Fortunately, the biscuits came together VERY quickly and easily. I was in a frustrated, frenzied hurry so I actually handled and kneaded at the dough much more than I’m usually comfortable with when I make biscuits, and they STILL came out flaky and tender on the inside. With some chicken filling spooned on top of these babies, you really are in for what I like to think of as the quintessential winter comfort food that makes you want to take a nap as soon as it’s gone. So despite my snafu with the failed pie crust, I still feel pretty good about how I rocked this out. It turned out well.
Y’know, thanks to improvisation and stuff. Thus the name of the recipe.
(I’ll be taking this dish to Fiesta Friday #104, co-hosted this week by Mila @ milkandbun and Hilda @ Along The Grapevine.)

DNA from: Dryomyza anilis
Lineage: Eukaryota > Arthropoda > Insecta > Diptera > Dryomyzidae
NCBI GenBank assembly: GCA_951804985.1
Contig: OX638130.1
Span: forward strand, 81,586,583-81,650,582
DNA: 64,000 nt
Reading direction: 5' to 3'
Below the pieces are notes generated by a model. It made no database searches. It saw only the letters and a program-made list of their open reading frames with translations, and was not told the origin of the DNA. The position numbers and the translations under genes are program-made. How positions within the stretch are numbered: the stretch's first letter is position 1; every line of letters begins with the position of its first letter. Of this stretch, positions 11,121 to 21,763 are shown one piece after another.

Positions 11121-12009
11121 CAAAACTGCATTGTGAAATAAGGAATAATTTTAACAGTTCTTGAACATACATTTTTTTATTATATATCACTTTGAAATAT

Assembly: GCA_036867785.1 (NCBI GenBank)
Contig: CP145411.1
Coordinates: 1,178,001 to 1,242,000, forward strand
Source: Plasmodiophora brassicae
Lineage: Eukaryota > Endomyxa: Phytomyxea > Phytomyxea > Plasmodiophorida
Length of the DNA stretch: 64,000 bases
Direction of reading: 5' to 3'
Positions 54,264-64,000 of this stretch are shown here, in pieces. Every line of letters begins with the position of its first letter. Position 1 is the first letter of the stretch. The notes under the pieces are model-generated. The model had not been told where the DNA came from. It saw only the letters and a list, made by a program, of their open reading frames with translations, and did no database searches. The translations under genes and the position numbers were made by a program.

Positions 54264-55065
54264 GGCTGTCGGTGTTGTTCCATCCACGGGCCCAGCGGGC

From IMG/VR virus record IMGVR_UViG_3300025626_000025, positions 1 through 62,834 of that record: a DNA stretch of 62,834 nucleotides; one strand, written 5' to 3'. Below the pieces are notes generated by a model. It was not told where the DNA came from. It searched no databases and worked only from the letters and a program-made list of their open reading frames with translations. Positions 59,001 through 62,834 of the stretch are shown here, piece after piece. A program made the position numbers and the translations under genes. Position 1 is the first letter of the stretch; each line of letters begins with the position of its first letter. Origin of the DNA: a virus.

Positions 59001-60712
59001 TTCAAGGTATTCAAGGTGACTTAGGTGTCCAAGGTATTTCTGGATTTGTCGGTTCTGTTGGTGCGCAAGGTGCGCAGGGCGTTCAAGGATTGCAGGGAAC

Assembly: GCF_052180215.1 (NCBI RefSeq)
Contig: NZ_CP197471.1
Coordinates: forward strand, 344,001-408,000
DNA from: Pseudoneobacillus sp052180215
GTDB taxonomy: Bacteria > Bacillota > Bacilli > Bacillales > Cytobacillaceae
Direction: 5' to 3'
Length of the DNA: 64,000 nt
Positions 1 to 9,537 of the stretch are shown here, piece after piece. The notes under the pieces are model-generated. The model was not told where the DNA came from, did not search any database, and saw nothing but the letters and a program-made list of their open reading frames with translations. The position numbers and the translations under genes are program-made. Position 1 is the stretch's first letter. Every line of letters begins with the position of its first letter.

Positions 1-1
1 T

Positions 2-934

Improv Chicken and Biscuits
Recipe Adapted from Food 52 & Serious Eats
For the Chicken
- 6 tablespoons unsalted butter, divided
- 1 large sweet onion, diced
- 1 16 oz. bag of frozen mixed vegetables
- 3 cloves garlic, minced
- Salt and freshly ground black pepper
- Onion Powder
- 1/2 cup all-purpose flour
- 4 cups chicken stock
- 1 bay leaf
- 4 sprigs rosemary
- 4 sprigs thyme
- 1/4 cup heavy cream
- 1/2 tbsp-1 tbsp. honey mustard (depending on taste preference)
- 4 cups chopped, cooked chicken (about 1 large rotisserie chicken)
For the Biscuits
- 3/4 cup buttermilk
- 1/4 cup heavy cream
- 2 large eggs, 1 whole, 1 beaten
- 2 1/4 cups (13 ounces) all-purpose or low-protein biscuit flour, such as White Lily or Adluh
- 2 teaspoons baking powder
- 1 1/5 teaspoons kosher salt
- 2 sticks (8 ounces) frozen unsalted butter
- 1 tbsp. finely chopped fresh rosemary
For the Chicken:
In a large pot, heat 2 tablespoons of butter over medium heat. Add the onions and sweat until the onions are translucent, 5 to 6 minutes. Add the bag of frozen veggies, cook for further 5-6 minutes. Add the garlic and sauté until fragrant, 1 minute more. Remove the vegetables from the pot.